Karbala: history's long shadow
It is a privilege to do this work. I kept thinking that as we travelled along the road from Baghdad, to the city of Karbala.
Just like Bethlehem and Nazareth for Christians, Karbala is one of those places Muslim children hear about from when they are very young.
For many it takes on a mythical, unreachable status.
But here we were pulling up to the main security checkpoint of Karbala, being asked to park to the side while our papers were checked.
Many pilgrims were going through on foot.
As we carried on, the gold dome of the Imam Hussein mosque rose from the centre of the city, and soon we found ourselves standing at one of its many ornate doorways.
I watched a little girl pull back her mother by the hand and chastise her for not having kissed the entrance in respect.
Her mother dutifully spent a moment pressing her lips against the huge wooden doors to the mosque, before going inside.
In the vast prayer hall with its gold and marble, its huge chandeliers and its intricate blue and white tiling, was an incongruous red neon sign.
It marks the spot where it is believed Hussein, the grandson of the Prophet Muhammad, was beheaded.
The area on which the mosque complex is built is thought to be the site of the Battle of Karbala, in which not only Hussein, but 72 followers and members of his family, including his infant son, were slaughtered.
When you see Shia Muslims, bloodied, whipping themselves in their annual processions, they are commemorating the events that took place in Karbala.
Because while Muhammad's grandson is revered by all Muslim sects, it is Shias who trace their beliefs directly to his teachings.
The Shrine of Hussein, in the centre of the mosque, is now circled by a constant stream of pilgrims; kissing the marble, praying, often shedding tears. For Shias, the shrine represents the greatest tribute to martyrdom.
That battle of Karbala, in the 7th Century, in which Hussein was killed, is often cited as the moment Shia and Sunni Muslims were cleaved apart.
But Friday prayers in the Imam Hussein mosque looked almost the same as prayers in a Sunni mosque.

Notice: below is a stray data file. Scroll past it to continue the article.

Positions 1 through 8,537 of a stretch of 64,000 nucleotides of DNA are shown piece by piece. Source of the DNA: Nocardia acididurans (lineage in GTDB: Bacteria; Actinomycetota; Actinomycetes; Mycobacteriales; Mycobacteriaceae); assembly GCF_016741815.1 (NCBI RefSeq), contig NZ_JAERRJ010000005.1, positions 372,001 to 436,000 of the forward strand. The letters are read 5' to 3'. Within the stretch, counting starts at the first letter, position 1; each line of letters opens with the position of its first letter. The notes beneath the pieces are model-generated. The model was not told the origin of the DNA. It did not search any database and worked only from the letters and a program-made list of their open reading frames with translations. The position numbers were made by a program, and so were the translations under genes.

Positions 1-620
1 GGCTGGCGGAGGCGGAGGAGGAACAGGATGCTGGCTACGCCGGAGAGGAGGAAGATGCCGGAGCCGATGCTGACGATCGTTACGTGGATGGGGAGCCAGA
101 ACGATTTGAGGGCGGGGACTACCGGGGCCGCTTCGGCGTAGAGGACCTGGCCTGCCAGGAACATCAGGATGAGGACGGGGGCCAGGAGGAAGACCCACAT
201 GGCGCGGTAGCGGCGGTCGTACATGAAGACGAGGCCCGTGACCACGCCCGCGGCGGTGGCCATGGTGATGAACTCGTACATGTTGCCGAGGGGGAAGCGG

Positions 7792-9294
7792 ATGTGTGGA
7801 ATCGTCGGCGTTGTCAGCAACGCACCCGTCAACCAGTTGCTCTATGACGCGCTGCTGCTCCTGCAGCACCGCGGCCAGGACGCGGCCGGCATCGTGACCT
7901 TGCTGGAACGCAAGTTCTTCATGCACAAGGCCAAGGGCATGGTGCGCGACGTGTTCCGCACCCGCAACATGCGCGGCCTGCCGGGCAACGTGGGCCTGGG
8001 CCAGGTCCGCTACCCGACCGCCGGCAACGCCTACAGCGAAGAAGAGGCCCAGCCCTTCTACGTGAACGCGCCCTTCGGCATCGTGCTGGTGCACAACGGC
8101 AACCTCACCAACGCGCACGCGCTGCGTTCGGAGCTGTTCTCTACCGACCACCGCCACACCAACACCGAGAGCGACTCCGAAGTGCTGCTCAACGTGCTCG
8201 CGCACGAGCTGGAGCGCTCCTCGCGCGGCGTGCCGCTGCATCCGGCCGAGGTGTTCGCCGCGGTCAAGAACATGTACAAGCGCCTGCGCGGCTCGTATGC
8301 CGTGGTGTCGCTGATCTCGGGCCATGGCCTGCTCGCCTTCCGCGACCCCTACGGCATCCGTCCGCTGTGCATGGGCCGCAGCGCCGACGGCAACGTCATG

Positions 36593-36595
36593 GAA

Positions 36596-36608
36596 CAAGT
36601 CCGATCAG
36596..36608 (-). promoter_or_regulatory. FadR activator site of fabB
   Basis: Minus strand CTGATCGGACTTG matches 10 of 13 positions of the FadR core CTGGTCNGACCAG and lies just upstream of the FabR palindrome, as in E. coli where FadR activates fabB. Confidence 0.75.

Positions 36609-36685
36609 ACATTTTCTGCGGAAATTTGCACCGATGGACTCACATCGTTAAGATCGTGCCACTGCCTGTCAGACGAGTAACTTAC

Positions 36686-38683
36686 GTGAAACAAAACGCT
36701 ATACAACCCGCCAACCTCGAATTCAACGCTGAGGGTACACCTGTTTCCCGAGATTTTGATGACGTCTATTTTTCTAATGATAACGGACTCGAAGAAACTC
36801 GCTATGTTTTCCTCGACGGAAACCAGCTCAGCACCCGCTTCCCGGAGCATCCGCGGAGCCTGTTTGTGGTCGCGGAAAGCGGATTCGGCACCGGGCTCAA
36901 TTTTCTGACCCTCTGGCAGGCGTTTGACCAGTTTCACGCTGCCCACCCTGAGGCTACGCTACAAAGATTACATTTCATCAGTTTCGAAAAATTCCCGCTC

There are small differences in the rituals: at one point, for example, instead of crossing their hands over their stomachs, the lines of Shia devotees kept their hands by their sides.
But there is difference enough, it seems, that even to this day, some feel the need to continue the slaughter.
Over the last weeks, Iraqis have witnessed the kind of sectarian violence they had hoped was a thing of the past.
On one morning eight bombs went off in an hour in Shia districts of Baghdad. On another there were 11 almost simultaneously - again in Shia neighbourhoods.
There was an attack too on a Sunni mosque in Baqubah and another close to a funeral procession.
Speaking to Iraqis at the bombsites and in hospitals, what surprised me was the very apparent lack of hatred towards the other sect.
Instead, there appeared to be resigned consensus that Iraq's politicians were exploiting sectarian differences for their own gains - but that so too, were foreign powers.
It is something that has created a huge Sunni-Shia rift across the region: Iran the big power on one side; Saudi Arabia and Qatar on the other.
Other countries in the Middle East with mixed populations are feeling the effects, as Sunni and Shia groups within them start to align in what many now see as a holy war.
In Iraq, the links between Sunni militant groups, like al-Qaeda, and the fighting across the border in Syria have been much talked about.
But a couple of days before going to Karbala, we met a man who was involved in recruiting Shia fighters to go to Syria too: to fight not with the opposition, but alongside President Assad's forces.
"When somebody attacks your beliefs," he told me, "you have to defend them."
And where, I asked, are the Shia fighters going in Syria? His answer took us right back to Karbala.
He said their main aim was to defend the shrine of Zainab, another of the Prophet Muhammad's grandchildren, whose brother and two children were among those killed in the battle of Karbala.
After which, Shia believe, she was taken to Damascus, where she later died.
Sunnis disagree and think she was buried elsewhere, and in recent months there have been many reports of attempts to attack the Shia shrine.
The fighter told me they would keep laying down their lives until the shrine of Zainab was safe.
As I left the mosque in Karbala, with the traditional memento of a small amount of earth from the grounds, it was hard not to reflect on the way an event there 1,400 years ago was shaping the world today.